Rule number one for Rush is to do whatever the hell you want.
Though the critics may have hated them, the Canadian power trio explored every kind of style that they wanted, from progressive hard rock to synth pop.
Somewhere around the ‘80s, Geddy Lee mentioned the one song where they lost the plot.
When speaking during an interview, Lee singled out the song “Tai Shan” from Hold Your Fire as his least favorite Rush tune saying,
“It’s just one of those songs that Alex [Lifeson] and I used to make fun of. We should have known better.”
Some of Neil Peart’s flowery language was a bit too much for Lee, riffing [in reference to the song’s chorus] that
“I wasn’t standing on a mountain top while recording it.”
Although the track features some different percussion and Eastern instrumentation, Lifeson wasn’t much of a fan either saying,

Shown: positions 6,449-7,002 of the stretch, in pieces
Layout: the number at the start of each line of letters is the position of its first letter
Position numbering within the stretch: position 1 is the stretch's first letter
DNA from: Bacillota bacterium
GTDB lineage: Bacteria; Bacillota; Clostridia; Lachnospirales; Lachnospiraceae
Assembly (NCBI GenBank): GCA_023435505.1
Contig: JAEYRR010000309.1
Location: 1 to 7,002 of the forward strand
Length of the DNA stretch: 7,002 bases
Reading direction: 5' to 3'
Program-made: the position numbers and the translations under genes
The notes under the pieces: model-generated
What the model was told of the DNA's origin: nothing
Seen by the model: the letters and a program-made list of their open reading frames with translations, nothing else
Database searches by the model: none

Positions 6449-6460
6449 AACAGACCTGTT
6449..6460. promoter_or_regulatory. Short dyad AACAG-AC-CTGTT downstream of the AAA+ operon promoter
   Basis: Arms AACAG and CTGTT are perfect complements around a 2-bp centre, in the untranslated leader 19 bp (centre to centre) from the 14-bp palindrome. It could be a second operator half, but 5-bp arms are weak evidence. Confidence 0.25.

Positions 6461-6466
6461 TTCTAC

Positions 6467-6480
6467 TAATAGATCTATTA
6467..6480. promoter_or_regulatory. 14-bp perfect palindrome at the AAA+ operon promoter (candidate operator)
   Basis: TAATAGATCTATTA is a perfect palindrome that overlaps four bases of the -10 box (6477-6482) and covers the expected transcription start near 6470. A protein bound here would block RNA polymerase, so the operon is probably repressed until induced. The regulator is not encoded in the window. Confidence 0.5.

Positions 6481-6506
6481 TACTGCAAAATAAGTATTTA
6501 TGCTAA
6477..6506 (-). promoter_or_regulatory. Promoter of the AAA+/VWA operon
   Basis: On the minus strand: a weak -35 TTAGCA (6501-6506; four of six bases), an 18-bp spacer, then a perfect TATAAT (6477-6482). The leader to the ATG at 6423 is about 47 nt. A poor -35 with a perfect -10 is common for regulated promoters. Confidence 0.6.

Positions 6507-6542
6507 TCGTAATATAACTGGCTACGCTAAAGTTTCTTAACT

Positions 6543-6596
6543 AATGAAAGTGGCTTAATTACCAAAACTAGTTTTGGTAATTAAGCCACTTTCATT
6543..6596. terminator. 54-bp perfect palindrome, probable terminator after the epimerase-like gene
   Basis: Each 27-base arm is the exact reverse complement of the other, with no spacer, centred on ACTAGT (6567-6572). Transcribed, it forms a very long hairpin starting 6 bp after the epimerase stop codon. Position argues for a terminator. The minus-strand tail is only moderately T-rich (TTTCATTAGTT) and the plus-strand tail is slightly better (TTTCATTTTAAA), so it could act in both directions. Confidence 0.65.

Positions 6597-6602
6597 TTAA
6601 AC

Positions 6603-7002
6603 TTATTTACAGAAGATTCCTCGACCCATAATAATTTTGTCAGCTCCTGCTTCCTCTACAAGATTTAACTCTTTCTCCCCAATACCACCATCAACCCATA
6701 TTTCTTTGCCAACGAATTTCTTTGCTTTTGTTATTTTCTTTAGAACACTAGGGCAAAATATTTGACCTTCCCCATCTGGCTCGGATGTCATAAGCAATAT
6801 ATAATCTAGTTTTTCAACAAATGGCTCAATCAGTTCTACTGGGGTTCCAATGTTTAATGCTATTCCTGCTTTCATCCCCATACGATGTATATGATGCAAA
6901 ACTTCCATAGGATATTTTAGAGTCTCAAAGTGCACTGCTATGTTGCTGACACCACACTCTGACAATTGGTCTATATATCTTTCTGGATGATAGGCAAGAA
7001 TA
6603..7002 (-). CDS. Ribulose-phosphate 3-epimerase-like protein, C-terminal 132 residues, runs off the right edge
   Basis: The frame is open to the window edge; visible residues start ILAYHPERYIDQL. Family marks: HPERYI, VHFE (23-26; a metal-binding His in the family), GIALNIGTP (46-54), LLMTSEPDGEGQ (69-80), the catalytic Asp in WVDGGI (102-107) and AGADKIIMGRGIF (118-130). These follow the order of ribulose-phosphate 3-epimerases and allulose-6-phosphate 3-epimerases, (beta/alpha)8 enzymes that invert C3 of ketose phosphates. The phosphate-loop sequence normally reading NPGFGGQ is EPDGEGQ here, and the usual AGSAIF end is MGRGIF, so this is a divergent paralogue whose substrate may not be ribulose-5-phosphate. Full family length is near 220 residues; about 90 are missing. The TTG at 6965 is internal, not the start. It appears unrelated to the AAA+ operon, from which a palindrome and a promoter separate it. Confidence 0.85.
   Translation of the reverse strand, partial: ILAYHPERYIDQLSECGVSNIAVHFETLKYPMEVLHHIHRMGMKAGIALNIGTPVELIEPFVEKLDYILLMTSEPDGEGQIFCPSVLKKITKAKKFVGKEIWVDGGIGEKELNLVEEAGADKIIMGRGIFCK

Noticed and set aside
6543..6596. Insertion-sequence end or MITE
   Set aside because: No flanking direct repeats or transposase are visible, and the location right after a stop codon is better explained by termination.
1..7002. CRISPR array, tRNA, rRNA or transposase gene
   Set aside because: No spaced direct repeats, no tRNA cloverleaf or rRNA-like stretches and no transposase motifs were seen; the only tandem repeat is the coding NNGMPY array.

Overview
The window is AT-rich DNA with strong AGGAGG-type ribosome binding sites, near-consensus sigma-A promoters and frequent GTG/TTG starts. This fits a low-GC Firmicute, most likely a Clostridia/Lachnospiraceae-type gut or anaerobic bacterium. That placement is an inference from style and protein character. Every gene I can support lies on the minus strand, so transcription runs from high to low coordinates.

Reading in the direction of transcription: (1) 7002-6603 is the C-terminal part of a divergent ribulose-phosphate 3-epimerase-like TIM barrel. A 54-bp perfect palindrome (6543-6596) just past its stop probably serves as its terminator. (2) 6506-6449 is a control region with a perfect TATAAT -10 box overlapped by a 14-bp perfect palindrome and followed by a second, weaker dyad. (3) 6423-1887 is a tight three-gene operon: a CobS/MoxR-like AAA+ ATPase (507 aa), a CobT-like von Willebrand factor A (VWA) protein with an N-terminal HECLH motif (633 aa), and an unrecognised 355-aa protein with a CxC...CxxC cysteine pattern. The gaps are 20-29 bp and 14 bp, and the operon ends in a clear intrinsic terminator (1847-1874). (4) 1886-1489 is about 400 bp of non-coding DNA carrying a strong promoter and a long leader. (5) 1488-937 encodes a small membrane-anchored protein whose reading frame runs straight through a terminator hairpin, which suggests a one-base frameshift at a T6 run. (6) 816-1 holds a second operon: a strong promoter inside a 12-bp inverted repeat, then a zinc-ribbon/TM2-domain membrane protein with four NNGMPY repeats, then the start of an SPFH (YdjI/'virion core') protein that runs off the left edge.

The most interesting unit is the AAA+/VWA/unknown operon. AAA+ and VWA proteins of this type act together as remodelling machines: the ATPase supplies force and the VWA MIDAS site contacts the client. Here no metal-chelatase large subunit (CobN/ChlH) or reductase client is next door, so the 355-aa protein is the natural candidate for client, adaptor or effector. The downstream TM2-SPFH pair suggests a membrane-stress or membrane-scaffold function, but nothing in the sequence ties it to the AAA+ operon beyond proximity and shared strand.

“It’s one of the worst.”
While the band doesn’t look back on it fondly, Lee had mentioned finding the humor in the situation saying,
“Guys in bands really need all the ammunition we can get to make fun of each other. It just sort of landed on ‘Tai Shen.’ I recognize that some people love that song, and I don’t feel as harshly about it as I may have. It’s really a good reason to kid Neil.”
Despite the band’s love of synths, the classic Rush songs aren’t safe either, with Lifeson adding that he doesn’t like “The Fountain of Lamneth” from Caress of Steel saying,
“It was an attempt at something that didn’t really work out. It was…innocent.”
Regardless of the song’s quality, “Tai Shan” is still part of Rush’s mission statement. Even if a song goes horribly wrong, Rush was about breaking new ground, and this song is all about stretching into new musical territories.